We have had whales in Denver, this area used to be an ocean, but the whales we saw today were in the museum. When I saw that a whale exhibit was coming to Denver, you know I made sure that it would turn into a co-op so that we could see it with our homeschool group.
Grace has been counting down the days to this exhibit since co-ops started.
I’m so glad we got to go to CA before this and see real whales.
The exhibit was a mix of skeletons, some hands-on stations like diving with a sperm whale, the sound booth where you could hear whale sounds, make a dolphin booth where you could fine tune your dolphin to ride the waves better, movies about whale riders (Maori people), pictures of whales and more. There was a giant blue whale heart you could climb through, it’s big. We were happy to see some Vaquita models, but in the stranding and extinction part of the exhibit they didn’t mention the over-fishing and net traps that have the Vaquita down to 98 porpoises.
They had a section of the exhibit about the Maori people of New Zealand and their affection for the whales that they used for food and for tool making. You can learn more about the Maori people here.
They had wonderful artifacts like:
A tabua (carved whale tooth),
waseisei (whale tooth necklace),
hoeroa (bone staff)
The docents they had there had very little knowledge of whales, the museum should have placed Grace in there instead. After talking to one of the docents, my friend had questions about what he said. No he didn’t pronounce Narwhal correctly, no those bones at the end of the whales are not support for ‘flippers’ (Grace told her that it is the vestigial ‘foot’ of the whale.) He didn’t have a clue. Where did the oil from the Sperm whale come from? The spermaceti in the melon. I could go on, I know they are just volunteers, but really, read the handouts. In the stranding section we saw a euthanasia device used on Sperm whales, that was a little sad, but those whales are so huge that when they strand they are too heavy to move and most likely have internal damage to their organs which collapse when they don’t have water to buoy them. The larger sperm whale (male) skeleton was one of the many stranded Sperm whales in Auckland. The whale was given to the Chief as a gift and was named Tu Hononga. There was also a picture of a Sperm whale grave (59 of them) in Poverty bay on Okitu beach. There was a small section about ambergris, that’s like….whale vomit, but it doesn’t come out of their mouth…now every time we go to a beach I’m going to need to bring a match and a needle so we can test every piece of brown rock that looks like ambergris (cool fact, it was used as a spice in the Middle East and was used in perfumes.) Even though Grace learned nothing new about whales, it was a great exhibit.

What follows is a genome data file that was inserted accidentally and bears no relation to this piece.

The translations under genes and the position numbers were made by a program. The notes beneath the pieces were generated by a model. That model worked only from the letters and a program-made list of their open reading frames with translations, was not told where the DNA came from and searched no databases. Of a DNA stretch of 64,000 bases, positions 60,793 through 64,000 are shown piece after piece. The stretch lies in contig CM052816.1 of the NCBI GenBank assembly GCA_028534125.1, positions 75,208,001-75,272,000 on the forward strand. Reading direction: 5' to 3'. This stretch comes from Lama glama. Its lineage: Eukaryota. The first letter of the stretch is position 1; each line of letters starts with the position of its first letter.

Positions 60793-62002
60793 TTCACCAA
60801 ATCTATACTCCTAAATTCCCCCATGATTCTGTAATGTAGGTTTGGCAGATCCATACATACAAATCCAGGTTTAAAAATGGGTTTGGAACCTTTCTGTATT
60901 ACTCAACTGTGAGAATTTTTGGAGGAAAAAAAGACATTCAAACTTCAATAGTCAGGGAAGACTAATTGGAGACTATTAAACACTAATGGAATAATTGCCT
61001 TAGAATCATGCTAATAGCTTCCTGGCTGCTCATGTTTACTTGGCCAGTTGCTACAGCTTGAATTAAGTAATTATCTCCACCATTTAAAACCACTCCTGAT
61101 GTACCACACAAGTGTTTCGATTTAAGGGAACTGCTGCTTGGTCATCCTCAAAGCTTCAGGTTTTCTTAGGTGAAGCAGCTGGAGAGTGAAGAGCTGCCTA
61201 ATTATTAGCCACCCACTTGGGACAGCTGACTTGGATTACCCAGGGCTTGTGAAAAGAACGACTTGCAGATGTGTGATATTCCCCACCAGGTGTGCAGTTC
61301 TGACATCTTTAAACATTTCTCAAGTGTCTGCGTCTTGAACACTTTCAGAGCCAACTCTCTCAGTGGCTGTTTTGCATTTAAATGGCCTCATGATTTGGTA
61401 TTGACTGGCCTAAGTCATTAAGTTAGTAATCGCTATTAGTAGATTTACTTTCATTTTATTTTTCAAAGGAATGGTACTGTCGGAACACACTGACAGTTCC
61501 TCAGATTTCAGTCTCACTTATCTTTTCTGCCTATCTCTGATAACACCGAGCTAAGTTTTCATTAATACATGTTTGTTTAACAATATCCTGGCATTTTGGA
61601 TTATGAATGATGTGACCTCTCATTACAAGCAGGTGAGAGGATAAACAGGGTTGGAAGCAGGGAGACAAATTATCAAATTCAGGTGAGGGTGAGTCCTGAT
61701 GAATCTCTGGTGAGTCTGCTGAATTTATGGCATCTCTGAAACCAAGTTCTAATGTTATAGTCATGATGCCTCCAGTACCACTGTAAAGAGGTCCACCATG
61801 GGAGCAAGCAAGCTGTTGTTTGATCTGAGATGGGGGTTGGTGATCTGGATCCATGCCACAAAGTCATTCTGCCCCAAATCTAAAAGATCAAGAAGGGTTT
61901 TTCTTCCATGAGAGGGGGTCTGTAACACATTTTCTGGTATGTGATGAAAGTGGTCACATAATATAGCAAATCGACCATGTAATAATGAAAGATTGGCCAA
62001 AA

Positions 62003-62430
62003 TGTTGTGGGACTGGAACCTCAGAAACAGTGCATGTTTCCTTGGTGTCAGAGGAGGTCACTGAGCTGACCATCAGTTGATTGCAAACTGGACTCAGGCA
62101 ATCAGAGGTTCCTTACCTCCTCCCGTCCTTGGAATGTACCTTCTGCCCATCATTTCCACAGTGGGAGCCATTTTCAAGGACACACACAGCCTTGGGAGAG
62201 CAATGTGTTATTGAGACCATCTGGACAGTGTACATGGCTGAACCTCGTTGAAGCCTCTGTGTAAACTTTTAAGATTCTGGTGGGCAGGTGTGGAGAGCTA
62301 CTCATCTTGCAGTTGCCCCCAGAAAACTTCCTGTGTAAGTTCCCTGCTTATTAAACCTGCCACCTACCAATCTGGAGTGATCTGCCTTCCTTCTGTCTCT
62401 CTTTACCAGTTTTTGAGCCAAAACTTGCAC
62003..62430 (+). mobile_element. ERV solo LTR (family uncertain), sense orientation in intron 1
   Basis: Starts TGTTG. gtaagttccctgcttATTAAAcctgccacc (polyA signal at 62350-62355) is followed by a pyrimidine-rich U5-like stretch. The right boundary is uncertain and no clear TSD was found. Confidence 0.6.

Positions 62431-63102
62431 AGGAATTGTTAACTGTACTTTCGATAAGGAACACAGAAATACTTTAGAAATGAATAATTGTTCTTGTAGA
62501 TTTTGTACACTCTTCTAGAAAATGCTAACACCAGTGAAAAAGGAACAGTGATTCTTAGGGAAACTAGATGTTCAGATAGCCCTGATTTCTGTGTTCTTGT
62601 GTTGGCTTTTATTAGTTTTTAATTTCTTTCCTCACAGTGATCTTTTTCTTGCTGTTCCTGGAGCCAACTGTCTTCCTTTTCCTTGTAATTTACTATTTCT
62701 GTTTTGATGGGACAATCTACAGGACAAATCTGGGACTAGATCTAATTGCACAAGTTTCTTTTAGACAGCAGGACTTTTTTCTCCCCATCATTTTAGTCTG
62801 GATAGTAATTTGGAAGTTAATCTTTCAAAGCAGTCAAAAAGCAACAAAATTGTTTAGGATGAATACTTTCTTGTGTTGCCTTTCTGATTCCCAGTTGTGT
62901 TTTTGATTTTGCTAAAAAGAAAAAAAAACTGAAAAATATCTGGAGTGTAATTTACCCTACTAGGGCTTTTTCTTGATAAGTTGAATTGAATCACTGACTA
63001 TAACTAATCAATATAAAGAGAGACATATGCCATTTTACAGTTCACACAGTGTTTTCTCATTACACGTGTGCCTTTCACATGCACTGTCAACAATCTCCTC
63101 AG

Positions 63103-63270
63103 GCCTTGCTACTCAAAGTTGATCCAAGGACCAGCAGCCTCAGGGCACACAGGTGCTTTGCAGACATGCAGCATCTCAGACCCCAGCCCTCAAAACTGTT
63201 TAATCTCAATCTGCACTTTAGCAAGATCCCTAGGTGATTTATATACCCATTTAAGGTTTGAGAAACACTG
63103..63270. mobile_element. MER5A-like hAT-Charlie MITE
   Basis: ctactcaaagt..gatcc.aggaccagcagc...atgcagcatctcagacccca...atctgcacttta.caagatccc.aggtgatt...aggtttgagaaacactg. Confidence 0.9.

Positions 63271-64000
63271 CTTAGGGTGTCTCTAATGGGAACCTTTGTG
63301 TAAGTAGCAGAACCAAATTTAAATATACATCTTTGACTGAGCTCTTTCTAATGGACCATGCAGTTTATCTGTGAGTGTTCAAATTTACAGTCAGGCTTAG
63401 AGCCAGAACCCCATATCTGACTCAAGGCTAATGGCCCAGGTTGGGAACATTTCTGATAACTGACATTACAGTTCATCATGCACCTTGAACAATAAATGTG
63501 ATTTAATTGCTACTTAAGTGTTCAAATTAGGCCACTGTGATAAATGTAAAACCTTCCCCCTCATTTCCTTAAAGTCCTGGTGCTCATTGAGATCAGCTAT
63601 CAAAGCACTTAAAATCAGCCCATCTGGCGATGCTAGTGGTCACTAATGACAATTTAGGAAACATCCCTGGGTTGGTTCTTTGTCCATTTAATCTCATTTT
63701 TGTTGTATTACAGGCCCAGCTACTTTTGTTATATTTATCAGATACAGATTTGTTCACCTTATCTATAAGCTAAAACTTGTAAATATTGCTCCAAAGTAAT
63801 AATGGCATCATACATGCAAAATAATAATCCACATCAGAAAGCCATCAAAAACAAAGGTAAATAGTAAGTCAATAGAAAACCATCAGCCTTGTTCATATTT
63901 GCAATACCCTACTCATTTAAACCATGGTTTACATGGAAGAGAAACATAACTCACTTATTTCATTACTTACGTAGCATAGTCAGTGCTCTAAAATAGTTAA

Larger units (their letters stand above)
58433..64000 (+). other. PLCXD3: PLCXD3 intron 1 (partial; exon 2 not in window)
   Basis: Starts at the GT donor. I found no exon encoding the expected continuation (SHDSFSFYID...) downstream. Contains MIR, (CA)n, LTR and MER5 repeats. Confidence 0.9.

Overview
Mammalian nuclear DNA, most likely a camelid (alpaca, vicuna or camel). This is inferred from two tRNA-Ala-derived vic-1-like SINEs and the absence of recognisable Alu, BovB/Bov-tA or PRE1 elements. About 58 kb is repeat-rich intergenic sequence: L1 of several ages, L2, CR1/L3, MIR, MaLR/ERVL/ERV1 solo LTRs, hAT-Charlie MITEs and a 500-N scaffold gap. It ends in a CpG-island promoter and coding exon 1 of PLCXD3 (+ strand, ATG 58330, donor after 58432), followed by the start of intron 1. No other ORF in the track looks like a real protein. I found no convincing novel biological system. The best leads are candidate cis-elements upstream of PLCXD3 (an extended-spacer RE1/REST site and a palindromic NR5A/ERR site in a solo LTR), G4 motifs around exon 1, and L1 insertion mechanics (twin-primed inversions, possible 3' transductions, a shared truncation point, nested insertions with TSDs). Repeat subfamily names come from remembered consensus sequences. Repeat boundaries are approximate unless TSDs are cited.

We wandered around the museum and got to see the new Discovery area, it’s really meant for little kids, but that doesn’t mean that older kids can’t have some fun there too. We went home with 2 extra kids, then traded those 2 for 2 more that were spending the night at our house. It was a crazy evening.